1. Use nothing.
2. Use wax. Apply sparingly, buff out fastidiously, and repeat every few years.
3. Use polish. An emulsion polish (white) such as OZ or Guardsman will both clean and leave a shiny surface. Use about once a month, wipe on-wipe off.

Here is a link that might be useful: Polishes


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RE: HELP! Confused on Stains, Finishes, Care

I took a look at the tech sheet and MSDS for Watco Rejuevenating Oil. It is designed for refreshing OILED finishes.

First it is 70% mineral spirits. This will provide a light cleaning of waxes and oils. Then it evaporates away.

Of the remaining ingredients,
The following materials are non-hazardous, but are among the top five components in this product:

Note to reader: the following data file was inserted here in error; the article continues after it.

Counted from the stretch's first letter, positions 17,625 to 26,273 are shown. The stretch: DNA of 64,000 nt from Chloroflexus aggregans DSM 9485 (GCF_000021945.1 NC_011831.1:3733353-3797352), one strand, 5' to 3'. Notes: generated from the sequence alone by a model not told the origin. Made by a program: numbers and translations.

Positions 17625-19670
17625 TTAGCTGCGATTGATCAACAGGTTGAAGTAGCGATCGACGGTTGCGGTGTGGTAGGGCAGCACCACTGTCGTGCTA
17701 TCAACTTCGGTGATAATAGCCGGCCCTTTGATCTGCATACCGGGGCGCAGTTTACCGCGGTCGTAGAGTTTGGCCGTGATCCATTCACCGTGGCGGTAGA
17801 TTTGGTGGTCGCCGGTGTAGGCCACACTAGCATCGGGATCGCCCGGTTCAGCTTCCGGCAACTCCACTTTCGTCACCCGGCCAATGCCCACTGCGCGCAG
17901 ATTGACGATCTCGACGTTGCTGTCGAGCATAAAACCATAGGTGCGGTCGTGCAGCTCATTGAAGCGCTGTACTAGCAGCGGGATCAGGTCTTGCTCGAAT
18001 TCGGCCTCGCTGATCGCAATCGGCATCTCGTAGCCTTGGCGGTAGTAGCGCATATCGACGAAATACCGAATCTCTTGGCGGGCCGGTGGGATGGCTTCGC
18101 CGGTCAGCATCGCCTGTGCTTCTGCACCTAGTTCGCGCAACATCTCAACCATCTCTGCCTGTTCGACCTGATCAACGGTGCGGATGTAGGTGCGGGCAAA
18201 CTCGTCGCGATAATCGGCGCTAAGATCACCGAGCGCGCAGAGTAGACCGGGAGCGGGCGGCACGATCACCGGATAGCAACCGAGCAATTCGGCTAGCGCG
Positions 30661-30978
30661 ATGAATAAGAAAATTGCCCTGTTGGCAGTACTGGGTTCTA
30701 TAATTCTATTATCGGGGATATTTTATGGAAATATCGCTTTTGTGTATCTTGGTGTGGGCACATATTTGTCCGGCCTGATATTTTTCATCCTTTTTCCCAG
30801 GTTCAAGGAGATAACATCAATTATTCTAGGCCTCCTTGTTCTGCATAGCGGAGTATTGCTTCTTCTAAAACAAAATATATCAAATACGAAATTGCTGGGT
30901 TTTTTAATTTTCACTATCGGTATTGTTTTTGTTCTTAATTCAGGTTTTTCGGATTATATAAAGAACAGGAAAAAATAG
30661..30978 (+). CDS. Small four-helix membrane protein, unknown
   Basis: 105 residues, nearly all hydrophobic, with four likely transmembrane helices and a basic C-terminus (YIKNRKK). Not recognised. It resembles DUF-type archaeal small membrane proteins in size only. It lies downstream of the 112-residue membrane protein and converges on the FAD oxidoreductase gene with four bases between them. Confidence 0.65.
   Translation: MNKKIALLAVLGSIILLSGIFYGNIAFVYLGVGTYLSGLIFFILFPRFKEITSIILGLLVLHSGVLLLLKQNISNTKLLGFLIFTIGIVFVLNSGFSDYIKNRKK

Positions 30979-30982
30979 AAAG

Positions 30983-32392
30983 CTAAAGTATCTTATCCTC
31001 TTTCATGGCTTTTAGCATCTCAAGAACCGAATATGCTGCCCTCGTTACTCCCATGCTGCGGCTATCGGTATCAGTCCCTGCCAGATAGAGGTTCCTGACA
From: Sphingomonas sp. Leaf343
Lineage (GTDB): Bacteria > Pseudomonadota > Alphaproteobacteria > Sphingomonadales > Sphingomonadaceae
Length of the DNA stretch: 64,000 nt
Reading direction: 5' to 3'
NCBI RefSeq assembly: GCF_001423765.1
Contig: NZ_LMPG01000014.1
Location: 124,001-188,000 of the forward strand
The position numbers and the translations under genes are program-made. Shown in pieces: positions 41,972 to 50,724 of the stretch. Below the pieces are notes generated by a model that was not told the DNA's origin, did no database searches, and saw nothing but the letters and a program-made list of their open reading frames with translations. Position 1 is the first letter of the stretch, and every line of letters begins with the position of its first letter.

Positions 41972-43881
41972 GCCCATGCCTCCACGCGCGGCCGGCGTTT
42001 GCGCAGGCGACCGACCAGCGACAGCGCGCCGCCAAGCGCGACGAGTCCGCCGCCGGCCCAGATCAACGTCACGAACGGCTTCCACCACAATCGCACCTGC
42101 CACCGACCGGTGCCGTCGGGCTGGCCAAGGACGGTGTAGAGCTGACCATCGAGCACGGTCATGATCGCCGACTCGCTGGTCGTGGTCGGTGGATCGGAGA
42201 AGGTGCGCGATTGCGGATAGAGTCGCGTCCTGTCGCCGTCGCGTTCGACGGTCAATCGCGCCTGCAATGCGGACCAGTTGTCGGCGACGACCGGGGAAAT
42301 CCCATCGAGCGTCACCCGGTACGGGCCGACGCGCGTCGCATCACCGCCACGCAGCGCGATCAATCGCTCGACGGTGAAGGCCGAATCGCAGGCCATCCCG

Chemical Name CAS Number
Raw Linseed Oil 8001-26-1
Resin Solution NOT AVAILABLE
Hydrocarbon Resin 152698-66-3 <- based on CAS#, this is Distillates (Petroleum), C3-6, Piperylene-Rich, Polymers With Isobutylene, that is also used for pothole repair (!?) Likely used as a Gilsonite substitute for colorant.

No specific information about what the "Resin solution" means. Could be a splash of varnish.

Most oil-only finishes need refreshed from time to time. Simply more of the same (e.g., Boiled Linseed oil, or oil-varnish blend) will do the job. Raw linseed oil is extremely slow drying. This is not a "every cleaning day" product, but once a year or so, based on what I see.

If you apply this regularly to a film finish (lacquer, varnish, shellac), it will merely sit on the surface and become soft and gummy as it cures.